‘Catastrophe’ ends already awful year

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UPDATED: Around 1,500 people have had to be evacuated, nearly a dozen were injured and more are missing after a severe landslide devastated a neighbourhood in Gjerdrum, just north of Oslo on Wednesday. Prime Minister Erna Solberg, who arrived on the scene as emergency operations continued, declared it all a “catastrophe,” as a difficult year already plagued by the Corona pandemic drew to a close.

The land gave way under this residential area of row houses just south of Ask in Gjerdrum. The area, southwest of Oslo’s main airport at Gardermoen, is characterized by farmland and situated at the base of the hills known as Romeriksåsene, a popular recreation area. HOTO: Forsvaret 330-skvadronen

“My thoughts are with all of those who are affected by this, it’s a great catastrophe,” Solberg told reporters outdoors in the rain and snow just after attending meetings with emergency crews from Norway’s search and rescue services, police and military personnel who aided the efforts to find survivors.

A total of 11 residents of the area remained unaccounted for Wednesday evening after the clay-like ground under their homes literally fell out below them. The landslide began around 4am, with the unstable ground continuing to swallow homes through the day that had been left teetering on the edge of the initial slide area. Geologists said it’s difficult to predict such slides involving the ground called kvikkleir, which can be stable for years but then suddenly give way.

Rescue crews had to deal with rain, sleet, snow and the darkness that extends well into the day at this time of the year. Sudden heavy snow this week had already been toppling trees and cutting power to many areas around southeastern Norway, leaving many without electricity and some Internet and mobile phone connections also out of order.

“We believe there are still people in the slide area, but don’t know how many,” Roger Pettersen, operations leader for the police, told state broadcaster NRK Wednesday night. Police “are in dialogue” with relatives of those still missing, some of whom are children.

This map issued by the police on Wednesday afternoon shows the areas now designated as “natural catastrophe” zones. The town of Ask is just to the north of the red zone most affected by the slide. It was later expanded by police because of a risk of more slides. ILLUSTRATION: Politi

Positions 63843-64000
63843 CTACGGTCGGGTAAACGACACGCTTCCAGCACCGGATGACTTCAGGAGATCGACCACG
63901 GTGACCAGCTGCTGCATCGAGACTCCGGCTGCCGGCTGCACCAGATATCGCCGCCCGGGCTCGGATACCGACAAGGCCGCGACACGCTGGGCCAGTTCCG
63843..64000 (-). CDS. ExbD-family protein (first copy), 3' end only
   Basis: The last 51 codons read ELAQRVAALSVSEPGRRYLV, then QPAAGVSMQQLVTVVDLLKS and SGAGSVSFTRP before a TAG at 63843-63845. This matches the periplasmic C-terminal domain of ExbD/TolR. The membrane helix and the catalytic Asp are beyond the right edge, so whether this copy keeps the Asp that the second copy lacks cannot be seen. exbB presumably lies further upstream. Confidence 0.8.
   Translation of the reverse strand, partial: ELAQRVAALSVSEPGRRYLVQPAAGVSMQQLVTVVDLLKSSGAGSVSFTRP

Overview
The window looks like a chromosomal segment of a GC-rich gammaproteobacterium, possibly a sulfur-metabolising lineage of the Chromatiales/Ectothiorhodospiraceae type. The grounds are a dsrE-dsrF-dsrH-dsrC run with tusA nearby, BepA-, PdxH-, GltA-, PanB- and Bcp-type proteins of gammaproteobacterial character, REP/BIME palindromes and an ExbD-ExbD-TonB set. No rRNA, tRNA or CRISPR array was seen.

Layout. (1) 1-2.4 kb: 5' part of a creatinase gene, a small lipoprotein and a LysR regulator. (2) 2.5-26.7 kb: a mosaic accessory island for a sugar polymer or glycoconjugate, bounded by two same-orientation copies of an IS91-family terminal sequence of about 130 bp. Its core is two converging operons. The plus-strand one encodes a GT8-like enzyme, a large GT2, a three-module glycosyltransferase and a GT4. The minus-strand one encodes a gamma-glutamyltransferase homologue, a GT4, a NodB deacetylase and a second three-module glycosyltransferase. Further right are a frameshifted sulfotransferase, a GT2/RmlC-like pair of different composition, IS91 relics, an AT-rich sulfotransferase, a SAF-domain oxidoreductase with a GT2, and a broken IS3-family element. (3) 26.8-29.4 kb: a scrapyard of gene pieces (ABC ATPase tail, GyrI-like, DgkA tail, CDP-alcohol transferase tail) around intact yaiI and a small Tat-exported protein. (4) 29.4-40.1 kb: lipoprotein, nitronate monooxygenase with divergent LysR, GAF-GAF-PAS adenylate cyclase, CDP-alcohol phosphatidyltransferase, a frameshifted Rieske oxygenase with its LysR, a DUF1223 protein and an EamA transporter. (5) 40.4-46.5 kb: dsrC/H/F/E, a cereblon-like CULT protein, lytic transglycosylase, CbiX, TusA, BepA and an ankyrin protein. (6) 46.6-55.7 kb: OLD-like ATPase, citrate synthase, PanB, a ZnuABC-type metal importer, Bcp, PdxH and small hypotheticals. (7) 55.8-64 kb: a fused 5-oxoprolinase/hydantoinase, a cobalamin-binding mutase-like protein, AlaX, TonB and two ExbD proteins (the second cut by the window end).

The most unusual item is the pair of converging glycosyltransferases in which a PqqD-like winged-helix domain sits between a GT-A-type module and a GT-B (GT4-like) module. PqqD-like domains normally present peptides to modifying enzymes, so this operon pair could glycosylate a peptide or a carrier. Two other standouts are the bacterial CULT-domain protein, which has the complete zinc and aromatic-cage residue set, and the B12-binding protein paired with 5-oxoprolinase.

Emergency crews aided by the military coordinated rescue and evacuation efforts well, with Solberg and her Justice Minister Monica Mæland saying they were “impressed” over how quickly they responded and worked together. Mæland, also on the scene and in charge of government preparedness, said local authorities in Gjerdrum worked well with national authorities and were “getting all the resources they need.”

Helicopters played a critical role in rescuing people stranded on rooftops, pulling them out of thick mud and getting the injured to hospitals in Oslo and nearby Lørenskog. Rescue efforts in the residential area could only be carried out by helicopter because all roads were washed away and the ground was too unstable. Defense personnel were finally able to inspect one empty house “to the degree it was possible,” they told reporters, and found no victims inside. Geologists are also along in the helicopters, to study the slide and mud from above and evaluate the chances of more slides.

Rescue crews also had to evacuate an entire nursing home in the dark after it, as well as the entire neighbourhood, had lost all power. They also had to pay attention to Corona containment efforts and strict infection control procedures, while the most important issue was getting patients and staff to safety.

‘Painful’
Solberg said it was “painful” to see the destruction already caused and to know how many people have lost absolutely everything they owned. Cars parked in driveways disappeared into the mud, and one woman crying on state broadcaster NRK’s ongoing coverage throughout the day related how she and her family had just moved into their home and refurbished it. “This is where we were going to live,” she said between sobs. One man looking after his three grandchildren while their mother worked a hospital night shift described being awakened by loud noises and then a neighbour pounding on the door. “We just had to grab whatever clothes we could find and get out of the house,” he calmly told NRK. Photos taken later by helicopter crews showed his daughter’s home on the edge of the abyss, still standing, but with its garage torn away.

Everyone involved was holding out hope that the 15 residents still unaccounted for by 5:30pm were not at home during the holidays and perhaps were, like thousands of other Norwegians on Wednesday, staying in cabins or areas where there was no electricity, no radio or TV coverage and no Internet for hours on Wednesday morning. Police officials noted that they may simply be out of contact.

The chilling alternative was that they could be buried under the mud. At least 14 addresses in the area were directly affected by the landslide that created a catastrophe area measuring roughly 700 by 300 meters.

“It’s serious when we describe this as a catastrophe,” operations leader Pettersen of the police told NRK: “It’s a large slide area with many homes.” He stressed that “we are still looking for survivors, not casualties.” All those evacuated, amounting to fully 30 percent of Ask’s total population, were initially taken to the local Gjerdrum Ungdomsskole (junior high school) and later to area hotels at Skedsmo and Gardermoen.

NewsInEnglish.no/Nina Berglund